Good Vibes

With its meaty response and bell-like clarity, the ’64 Vibroverb Custom is a hip choice for any guitarist seeking a tough-sounding amp that excels at clean-to-moderately-overdriven tones. I’m not sure what type of player Fender originally had in mind for the Vibroverb, but it’s probably safe to say that SRV and Diaz would smile in approval of Fender’s efforts to give this maverick combo a new lease on life.

September 12

How to make your home a haven from allergens

Allergies are merely a seasonal annoyance for some of the 50 million people who have them. But for others, they’re a year-round struggle with watery eyes, a nose that won’t stop running and a horrible stuffy feeling. And for still others, allergies can trigger asthma attacks so severe that emergency care is needed.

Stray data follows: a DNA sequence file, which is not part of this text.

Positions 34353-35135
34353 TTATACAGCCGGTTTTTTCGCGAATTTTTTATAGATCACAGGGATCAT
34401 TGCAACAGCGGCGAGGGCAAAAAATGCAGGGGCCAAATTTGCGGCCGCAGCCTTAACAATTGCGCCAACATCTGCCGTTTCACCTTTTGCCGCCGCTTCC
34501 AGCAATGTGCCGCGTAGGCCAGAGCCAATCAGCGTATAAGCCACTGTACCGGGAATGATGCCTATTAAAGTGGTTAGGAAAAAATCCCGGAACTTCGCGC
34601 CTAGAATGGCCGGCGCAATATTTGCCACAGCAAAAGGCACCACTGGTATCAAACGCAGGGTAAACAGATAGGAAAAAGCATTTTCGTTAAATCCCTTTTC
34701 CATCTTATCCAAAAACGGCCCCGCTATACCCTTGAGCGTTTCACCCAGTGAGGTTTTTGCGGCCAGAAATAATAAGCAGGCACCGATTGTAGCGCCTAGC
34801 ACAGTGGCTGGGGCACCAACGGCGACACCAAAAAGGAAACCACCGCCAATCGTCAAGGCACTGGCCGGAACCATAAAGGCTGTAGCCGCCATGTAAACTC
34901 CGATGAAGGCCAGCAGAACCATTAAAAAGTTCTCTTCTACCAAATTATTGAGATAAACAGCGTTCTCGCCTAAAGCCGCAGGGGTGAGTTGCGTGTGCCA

If you have allergies, your doctor should prescribe a treatment program that may include antihistamine or decongestant medications or injections for severe cases. But the first line of defense is separating yourself from the allergen that causes the problem. And that starts at home.

“The more people can do to control their exposure to allergens where they live, the better the medications are likely to work,” says Stanley J.Szefler, M.D., director of clinical pharmacology at the National Jewish Center for Immunology and Respiratory Medicine and professor of pediatrics and pharmacology at the University of Colorado Health Sciences Center, Denver. “A careful review of the environment is important to identify critical sites of exposure. If I suspect that environment is a problem, I sometimes ask a person to bring some pictures of the home to help identify sources of allergens,” he says.